Uber pitches itself to potential drivers as a way to make cash on your own terms.
But one of the popular ride-sharing company's contractors this week found the driving effort was not so personal after all.
This Uber driver's 1099-K earnings statement, issued to contractors so they can file their annual tax returns, was made available to other drivers in the ride-sharing company's system.
1099-K forms are the cousins to 1099-MISC statements that independent contractors receive. A Form 1099-K is used mainly to report credit and debit card payments and online transactions, rather than old-fashioned check payments. 1099-Ks also are a bit more complicated and require some added figuring by the recipients. Welcome to the gig economy tax world.
Wrong driver tax info: The problem came to light when some Uber drivers posted about the errant tax form on social media sites and other online forums.
When these contractors logged on to Uber's partners portal to download their own 1099 forms, they instead got another driver's document. That driver's name, address, tax ID number and earnings were all there for the other drivers to see.
And they immediately panicked, wondering who was seeing their tax documents.
Gizmodo, which first reported the mistaken tax form sharing, notes that this is not the first time Uber has had an internal privacy breach of drivers' data. In October 2015, licenses and tax documents of nearly a thousand drivers were exposed, again through its partners portal.
And in 2014, as many as 50,000 Uber driver names and driver's license numbers were illegally obtained when one of its databases was hacked.
So the worry of the drivers was well-founded.
Only one driver affected: The good news for almost everyone is that the improperly shared driver data apparently is limited to that one person, an Uber contractor in Florida.
And it was available only to other Uber drivers who logged into the internal system.
"Due to a bug in our system, one partner's 1099 information was viewable by other drivers for a short period of time. The bug has been fixed and we’re deeply sorry. We are in contact with the driver whose information was affected," Uber told Fortune magazine.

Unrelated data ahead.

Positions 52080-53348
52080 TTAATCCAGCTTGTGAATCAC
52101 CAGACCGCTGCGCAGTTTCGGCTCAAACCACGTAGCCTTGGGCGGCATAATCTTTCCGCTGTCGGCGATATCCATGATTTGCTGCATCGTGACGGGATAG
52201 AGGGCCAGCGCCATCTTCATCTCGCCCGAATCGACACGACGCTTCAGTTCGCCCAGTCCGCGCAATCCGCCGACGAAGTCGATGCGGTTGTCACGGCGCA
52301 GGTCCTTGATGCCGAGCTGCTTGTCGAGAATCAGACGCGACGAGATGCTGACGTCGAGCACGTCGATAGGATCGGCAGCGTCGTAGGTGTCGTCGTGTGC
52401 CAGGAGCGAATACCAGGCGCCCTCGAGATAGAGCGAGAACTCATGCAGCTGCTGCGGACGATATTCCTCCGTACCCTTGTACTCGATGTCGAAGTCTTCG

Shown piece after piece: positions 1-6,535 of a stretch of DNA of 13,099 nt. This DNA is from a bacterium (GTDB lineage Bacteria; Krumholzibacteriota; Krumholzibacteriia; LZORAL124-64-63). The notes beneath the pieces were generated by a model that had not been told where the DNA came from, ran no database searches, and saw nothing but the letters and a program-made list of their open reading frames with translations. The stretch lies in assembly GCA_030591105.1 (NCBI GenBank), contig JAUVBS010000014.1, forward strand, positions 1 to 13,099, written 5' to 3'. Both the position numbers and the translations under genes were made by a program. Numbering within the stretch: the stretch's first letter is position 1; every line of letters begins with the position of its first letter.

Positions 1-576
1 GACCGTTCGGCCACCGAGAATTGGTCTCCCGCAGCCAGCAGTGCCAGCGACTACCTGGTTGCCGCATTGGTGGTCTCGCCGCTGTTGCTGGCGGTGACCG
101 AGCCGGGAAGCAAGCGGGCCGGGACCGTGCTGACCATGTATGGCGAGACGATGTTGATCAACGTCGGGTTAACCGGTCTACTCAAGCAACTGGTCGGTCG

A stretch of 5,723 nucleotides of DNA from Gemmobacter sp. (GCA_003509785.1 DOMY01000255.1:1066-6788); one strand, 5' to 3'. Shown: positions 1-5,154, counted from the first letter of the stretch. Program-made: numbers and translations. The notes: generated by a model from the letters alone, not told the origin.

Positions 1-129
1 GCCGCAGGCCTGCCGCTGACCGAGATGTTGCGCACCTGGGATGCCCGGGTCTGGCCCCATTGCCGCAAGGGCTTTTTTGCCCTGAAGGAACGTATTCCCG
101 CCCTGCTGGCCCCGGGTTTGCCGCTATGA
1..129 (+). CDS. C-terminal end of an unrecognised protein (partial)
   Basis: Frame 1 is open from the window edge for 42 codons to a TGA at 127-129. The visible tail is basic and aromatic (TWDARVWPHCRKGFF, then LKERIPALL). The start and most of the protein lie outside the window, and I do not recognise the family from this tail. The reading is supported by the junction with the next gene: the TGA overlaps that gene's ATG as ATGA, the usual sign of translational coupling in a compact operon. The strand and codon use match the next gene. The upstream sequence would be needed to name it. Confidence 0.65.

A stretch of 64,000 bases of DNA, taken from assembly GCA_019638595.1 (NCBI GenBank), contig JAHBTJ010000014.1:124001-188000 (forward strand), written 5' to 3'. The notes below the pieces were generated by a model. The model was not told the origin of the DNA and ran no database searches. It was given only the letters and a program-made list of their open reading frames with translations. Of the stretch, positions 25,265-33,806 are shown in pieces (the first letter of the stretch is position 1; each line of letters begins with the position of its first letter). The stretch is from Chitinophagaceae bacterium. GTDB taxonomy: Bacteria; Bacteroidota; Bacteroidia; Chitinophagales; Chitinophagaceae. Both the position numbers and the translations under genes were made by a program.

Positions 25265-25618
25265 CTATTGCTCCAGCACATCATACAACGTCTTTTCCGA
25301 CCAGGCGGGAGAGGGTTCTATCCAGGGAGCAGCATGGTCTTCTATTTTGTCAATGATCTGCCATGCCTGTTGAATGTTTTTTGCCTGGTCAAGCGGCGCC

The ride sharing company reportedly is working with the affected driver to make sure personal information isn’t compromised and that the driver has access to credit monitoring tools.
The online tab where the errant tax document appeared also has been taken down until the bug is fixed.
Still, the person whose data was put out there, however briefly, has to be concerned about just who saw the data and what might happen.
Don't be a tax ID theft victim: Unfortunately, you can't help it when your data possibly falls into criminals' hands because of mistakes by or breaches of an employer's or credit card company's databases.
But you can make sure that you don't make it any easy for identity thieves.
Don't fall for any callers purporting to be from the Internal Revenue Service. In fact, don't give anyone who initiates a call any of your personal, tax or financial information.
Don't click on links in emails asking about your taxes or other financial accounts. They likely are phishing scams.
Don't overshare seemingly innocent personal information. You might see the things you share on social media as innocuous details shared among friends. ID thieves see them as clues on how to hack your accounts.
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